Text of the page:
Hope Christian football, still in its infant stages, can benefit in 2013 from a difficult lesson learned in 2012:
The talent on paper doesn’t necessarily lead to production between the white lines.
First-year head coach Diego Brusuelas takes over a team that finished 5-7 in 2012, but only because it charged hard at the finish and won five of its final seven. A first-round playoff win put the Huskies in the 3A quarterfinals, where they lost to district rival St. Michael’s 32-10 after leading 10-0.
“The first part of the year, we thought it was going to be cake, because we had all these four-year players that were very experienced,” said Caleb Meyer-Hagan, who will quarterback the Huskies this year as a sophomore.
“But we went in with high confidence against easy teams and got beat. And after that we were kind of lackadaisical.”
When coach Darrel Kindig resigned in the offseason, Hope Christian went with the 30-year-old Brusuelas, who coached Hope’s JV to an unbeaten 2012. Despite his relative youth, Brusuelas already has varsity head-coaching experience that includes a Class 1A semifinal team at his alma mater, Escalante.
“Basically, since I stopped playing, I’ve been coaching,” Brusuelas said. “I enjoy the heck out of it.”
The Huskies, who enjoy playing under Brusuelas, will have to enjoy the contact aspect of football. This past Wednesday, one-on-one tackling and blocking comprised the majority of the full-contact practice, with only a brief period of team offense at the end, for a 28-member varsity team led by 10 seniors.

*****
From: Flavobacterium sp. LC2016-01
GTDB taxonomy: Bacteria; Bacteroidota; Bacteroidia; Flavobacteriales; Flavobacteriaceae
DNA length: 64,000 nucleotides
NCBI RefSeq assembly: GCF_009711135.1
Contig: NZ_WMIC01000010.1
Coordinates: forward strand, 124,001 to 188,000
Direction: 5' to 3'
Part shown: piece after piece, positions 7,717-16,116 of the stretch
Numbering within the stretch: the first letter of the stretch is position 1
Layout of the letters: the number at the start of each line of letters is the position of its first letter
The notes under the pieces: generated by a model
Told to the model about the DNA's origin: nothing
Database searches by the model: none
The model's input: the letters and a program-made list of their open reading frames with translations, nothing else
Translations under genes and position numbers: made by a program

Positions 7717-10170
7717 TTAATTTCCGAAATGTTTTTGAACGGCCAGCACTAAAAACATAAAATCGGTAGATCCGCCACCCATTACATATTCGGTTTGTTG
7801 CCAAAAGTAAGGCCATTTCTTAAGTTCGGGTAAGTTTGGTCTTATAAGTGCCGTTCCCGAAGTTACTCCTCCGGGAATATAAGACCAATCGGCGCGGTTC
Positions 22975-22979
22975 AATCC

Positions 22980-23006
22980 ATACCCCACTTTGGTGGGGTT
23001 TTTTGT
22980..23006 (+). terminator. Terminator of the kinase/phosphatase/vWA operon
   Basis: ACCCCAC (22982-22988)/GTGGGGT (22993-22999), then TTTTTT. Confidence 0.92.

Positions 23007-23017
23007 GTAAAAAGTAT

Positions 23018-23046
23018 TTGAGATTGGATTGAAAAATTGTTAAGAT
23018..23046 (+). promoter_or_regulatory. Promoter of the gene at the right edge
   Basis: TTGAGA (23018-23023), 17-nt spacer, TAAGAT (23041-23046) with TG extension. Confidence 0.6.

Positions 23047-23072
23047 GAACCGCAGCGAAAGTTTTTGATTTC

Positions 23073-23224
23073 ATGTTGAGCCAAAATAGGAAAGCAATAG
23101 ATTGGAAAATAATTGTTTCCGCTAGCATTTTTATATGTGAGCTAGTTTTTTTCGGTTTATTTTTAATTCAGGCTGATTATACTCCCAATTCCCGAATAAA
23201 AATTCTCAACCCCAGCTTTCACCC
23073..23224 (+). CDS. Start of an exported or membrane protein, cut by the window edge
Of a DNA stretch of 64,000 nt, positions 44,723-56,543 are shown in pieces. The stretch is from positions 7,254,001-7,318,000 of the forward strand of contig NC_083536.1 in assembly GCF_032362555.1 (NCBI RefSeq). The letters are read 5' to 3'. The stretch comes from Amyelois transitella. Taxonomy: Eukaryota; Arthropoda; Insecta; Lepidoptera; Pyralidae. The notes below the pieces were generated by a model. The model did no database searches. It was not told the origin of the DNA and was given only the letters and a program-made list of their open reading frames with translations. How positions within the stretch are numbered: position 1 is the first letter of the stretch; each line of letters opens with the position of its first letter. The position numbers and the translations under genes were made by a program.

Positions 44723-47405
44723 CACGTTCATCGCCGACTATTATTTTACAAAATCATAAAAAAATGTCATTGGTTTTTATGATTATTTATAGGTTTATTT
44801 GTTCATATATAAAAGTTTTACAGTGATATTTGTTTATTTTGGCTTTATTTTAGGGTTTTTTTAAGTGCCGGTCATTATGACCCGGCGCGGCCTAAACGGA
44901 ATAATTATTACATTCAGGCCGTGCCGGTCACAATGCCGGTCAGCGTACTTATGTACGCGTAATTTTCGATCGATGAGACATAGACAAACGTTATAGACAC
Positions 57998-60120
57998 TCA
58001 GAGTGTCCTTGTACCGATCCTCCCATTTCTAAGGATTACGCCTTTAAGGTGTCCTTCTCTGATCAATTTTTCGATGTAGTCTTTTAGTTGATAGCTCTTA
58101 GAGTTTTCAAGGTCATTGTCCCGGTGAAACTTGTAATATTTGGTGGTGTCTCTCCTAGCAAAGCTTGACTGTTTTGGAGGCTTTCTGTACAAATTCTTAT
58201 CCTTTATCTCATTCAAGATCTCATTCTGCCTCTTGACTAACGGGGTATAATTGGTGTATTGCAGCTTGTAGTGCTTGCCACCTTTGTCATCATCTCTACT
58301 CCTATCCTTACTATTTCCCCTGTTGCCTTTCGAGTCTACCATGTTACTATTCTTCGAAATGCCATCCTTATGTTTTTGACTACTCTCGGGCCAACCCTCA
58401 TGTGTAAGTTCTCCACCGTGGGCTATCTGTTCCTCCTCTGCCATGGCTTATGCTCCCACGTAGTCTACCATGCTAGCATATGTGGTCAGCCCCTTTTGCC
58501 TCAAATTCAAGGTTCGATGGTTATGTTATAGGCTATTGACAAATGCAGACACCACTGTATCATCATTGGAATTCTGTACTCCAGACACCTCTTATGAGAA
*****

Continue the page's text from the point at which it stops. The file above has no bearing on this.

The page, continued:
“I’m big on the fundamentals,” Brusuelas said. “My motto is everybody practices offense and completes passes. We’re gonna tackle them when they do. We’re going to be good tackling, good blocking, stressing fundamentals and not beating ourselves.”
That said, the Huskies hardly will be three yards and a cloud of dust offensively. It’s why Brusuelas is putting the ball in the hands of Meyer-Hagan, a 6-foot-2, 170-pounder who figures to grow, and grow into his frame, and already can stretch defenses vertically and horizontally with his right arm.
That much was evident during Wednesday’s practice, when he was throwing tight spirals directly into a brutal crosswind.
“We’re looking for big things from him,” Brusuelas said.
The big project will be finding receivers with the hands to bring in those spirals. Senior Chris Roland is a deep threat, and fellow senior Andres Madrid will be a possession-type receiver, good for underneath screens the Huskies hope will break big.
Captain Josh Ownbey and Isaac Hessinger are two hard runners. Cameron Stihel, at 6-foot-3, 240 pounds, is the big guy on the team, against whom all other linemen are measured by how they fare against him on individual drills.
Defensively, the Huskies’ philosophy will be to use multiple sets.
“We’re keeping it simple,” Ownbey, also a linebacker, said. “We’re not going to add in a bunch of different coverages and blitz packages. We’re trying to keep it to the bare minimum.”
If Hope is to succeed this year, it will be with a physical presence different from the 2012 team.
“Last year, I’d say we had more talented athletes, bigger bodies who walked through practice real slow,” Hessinger said. “This year we’re smaller and faster, so we’re gonna have to make up for our (lack of) size with aggression and just going hard.”
The Hope schedule includes St. Michael’s, the district rival, and a game at defending Class 2A champion Santa Rosa, among others.